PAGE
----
The Levina Lyon Watts house, located on 15th Avenue, is considered the ghostly abode of “Aunt Harriett,” who died in the kitchen from heart failure while serving as house mother back when the house was a fraternity. Frat boys believed her spirit remained to “get even” with them. Late at night, they would spot her roaming the house in the form of a “yellow light” on her way to clutter up their rooms. My own Lelia B. Smith House, an 1865 Second Empire Victorian on 18th Avenue, has also hosted its share of ghostly events. A very compelling one occurred during late-summer, 2006 after friends and I had finished planting the Victorian gardens in my backyard. Along the fence that borders the left property line in back, we had planted raspberries. Late one night shortly thereafter, as I was lying in bed reading, the room suddenly filled with the scent of raspberry jam cooking on a stove. The intense scent hung heavily in the air for about a minute and then vanished as quickly as it came. I wasn’t really scared—mostly honored that she would reveal herself to me in such a lovely way. Why do I believe she’s female? Because it seems most likely that a woman would conjure up such yummy-smelling raspberry jam. And because, on another occasion, she so deftly rescued my family heirloom china from certain destruction. But, that’s another story…
Update by Melody Haveluck
In the Ghosts in the Grove article, Holly related some stories of her own personal experiences in her historic home on 18th Avenue. Since the article, she has had a few more paranormal visits which she shared with me. In the front of Holly’s house is a sun room she had converted into an office with an L-shaped desk. At that time, she had a roommate named Mijeong who was with the International Home Study program as an international home-stay guest doing research at Pacific University’s Optometry Clinic. Mijeong would come home for lunch from time to time. She always entered through the front and came through the kitchen door, always saying hi when entering. In spring 2010 on a bright and sunny day, Holly was working against a deadline when she heard the kitchen door lock being opened, but she didn’t look up. The door has to be opened with a key, and it makes a very distinct and loud sound as it opens, as she demonstrated for me. Holly distinctly heard the lock open, and after a short time, she got up and went to look for Miejong. She called out Mijeong’s name, and then got up to look for her when she didn’t answer. As Holly came out of her office, she found the kitchen door wide open to the outside with the cold air streaming in. But she couldn’t find Mieong. At that moment, she walked over to the staircase, continuing to call Mijeong’s name. When Mijeong still failed to answer, Holly thought she had an intruder in the house. She grabbed a baseball bat, and headed upstairs, upset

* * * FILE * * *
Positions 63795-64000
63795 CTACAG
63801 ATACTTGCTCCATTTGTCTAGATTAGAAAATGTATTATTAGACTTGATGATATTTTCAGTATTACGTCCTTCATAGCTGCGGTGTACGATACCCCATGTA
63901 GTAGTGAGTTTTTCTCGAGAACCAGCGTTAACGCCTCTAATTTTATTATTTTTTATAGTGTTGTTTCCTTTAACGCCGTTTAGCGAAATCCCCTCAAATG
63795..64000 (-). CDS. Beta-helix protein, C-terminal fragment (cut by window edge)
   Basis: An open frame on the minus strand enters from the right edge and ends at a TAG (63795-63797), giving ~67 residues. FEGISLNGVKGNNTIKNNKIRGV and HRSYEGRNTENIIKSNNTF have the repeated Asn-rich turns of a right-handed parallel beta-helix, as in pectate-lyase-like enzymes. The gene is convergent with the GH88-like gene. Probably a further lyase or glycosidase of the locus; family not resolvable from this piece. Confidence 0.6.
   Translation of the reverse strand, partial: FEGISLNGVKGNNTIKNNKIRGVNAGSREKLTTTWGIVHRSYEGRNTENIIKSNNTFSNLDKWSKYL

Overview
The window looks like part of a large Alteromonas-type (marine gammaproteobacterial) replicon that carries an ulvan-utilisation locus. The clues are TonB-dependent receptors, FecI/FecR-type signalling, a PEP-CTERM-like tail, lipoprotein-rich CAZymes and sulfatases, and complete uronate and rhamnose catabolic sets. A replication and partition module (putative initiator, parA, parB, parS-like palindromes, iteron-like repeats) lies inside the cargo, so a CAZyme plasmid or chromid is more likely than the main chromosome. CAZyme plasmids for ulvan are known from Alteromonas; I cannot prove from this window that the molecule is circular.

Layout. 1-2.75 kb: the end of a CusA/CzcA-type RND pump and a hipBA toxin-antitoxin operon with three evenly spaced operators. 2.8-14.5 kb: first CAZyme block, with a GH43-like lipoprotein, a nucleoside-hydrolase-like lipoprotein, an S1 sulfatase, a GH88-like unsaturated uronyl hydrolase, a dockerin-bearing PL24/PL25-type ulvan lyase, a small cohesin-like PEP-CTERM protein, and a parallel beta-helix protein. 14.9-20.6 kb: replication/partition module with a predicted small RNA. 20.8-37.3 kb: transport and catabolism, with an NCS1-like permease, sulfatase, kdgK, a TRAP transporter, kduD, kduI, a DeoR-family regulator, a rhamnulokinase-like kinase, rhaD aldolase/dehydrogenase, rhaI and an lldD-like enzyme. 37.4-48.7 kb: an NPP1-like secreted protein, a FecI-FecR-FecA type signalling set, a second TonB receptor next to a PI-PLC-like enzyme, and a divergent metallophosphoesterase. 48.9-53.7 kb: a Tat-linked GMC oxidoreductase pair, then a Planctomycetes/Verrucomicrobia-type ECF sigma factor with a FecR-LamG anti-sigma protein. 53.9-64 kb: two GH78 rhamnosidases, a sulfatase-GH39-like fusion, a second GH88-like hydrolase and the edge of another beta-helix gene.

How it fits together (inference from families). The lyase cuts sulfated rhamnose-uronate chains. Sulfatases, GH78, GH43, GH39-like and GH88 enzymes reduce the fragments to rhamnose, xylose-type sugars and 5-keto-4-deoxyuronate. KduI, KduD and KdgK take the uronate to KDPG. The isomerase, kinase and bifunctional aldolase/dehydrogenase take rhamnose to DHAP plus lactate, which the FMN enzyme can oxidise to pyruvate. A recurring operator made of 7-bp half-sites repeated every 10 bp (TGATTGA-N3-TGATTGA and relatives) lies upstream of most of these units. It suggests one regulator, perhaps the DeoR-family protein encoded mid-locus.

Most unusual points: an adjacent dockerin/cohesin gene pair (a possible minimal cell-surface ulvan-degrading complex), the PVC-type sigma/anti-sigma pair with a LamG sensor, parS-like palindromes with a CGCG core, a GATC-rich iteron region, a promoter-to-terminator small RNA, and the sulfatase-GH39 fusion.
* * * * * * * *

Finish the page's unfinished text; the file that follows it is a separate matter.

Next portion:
About Melody Haveluck
Melody is the President of Friends of Historic Forest Grove.